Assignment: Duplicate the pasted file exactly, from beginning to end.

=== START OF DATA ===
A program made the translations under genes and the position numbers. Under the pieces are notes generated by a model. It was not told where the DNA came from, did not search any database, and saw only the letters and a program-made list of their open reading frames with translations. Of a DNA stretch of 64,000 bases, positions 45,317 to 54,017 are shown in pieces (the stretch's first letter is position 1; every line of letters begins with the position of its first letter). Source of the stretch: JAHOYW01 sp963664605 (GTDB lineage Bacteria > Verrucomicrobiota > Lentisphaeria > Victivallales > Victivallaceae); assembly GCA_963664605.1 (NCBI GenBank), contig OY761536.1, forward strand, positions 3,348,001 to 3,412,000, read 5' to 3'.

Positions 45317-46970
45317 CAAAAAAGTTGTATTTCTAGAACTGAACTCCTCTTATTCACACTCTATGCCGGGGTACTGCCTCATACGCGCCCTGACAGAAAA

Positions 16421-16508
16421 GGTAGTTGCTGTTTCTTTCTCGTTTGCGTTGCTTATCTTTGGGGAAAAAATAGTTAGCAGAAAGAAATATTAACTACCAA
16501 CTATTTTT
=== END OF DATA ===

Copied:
A program made the translations under genes and the position numbers. Under the pieces are notes generated by a model. It was not told where the DNA came from, did not search any database, and saw only the letters and a program-made list of their open reading frames with translations. Of a DNA stretch of 64,000 bases, positions 45,317 to 54,017 are shown in pieces (the stretch's first letter is position 1; every line of letters begins with the position of its first letter). Source of the stretch: JAHOYW01 sp963664605 (GTDB lineage Bacteria > Verrucomicrobiota > Lentisphaeria > Victivallales > Victivallaceae); assembly GCA_963664605.1 (NCBI GenBank), contig OY761536.1, forward strand, positions 3,348,001 to 3,412,000, read 5' to 3'.

Positions 45317-46970
45317 CAAAAAAGTTGTATTTCTAGAACTGAACTCCTCTTATTCACACTCTATGCCGGGGTACTGCCTCATACGCGCCCTGACAGAAAA

Positions 16421-16508
16421 GGTAGTTGCTGTTTCTTTCTCGTTTGCGTTGCTTATCTTTGGGGAAAAAATAGTTAGCAGAAAGAAATATTAACTACCAA
16501 CTATTTTT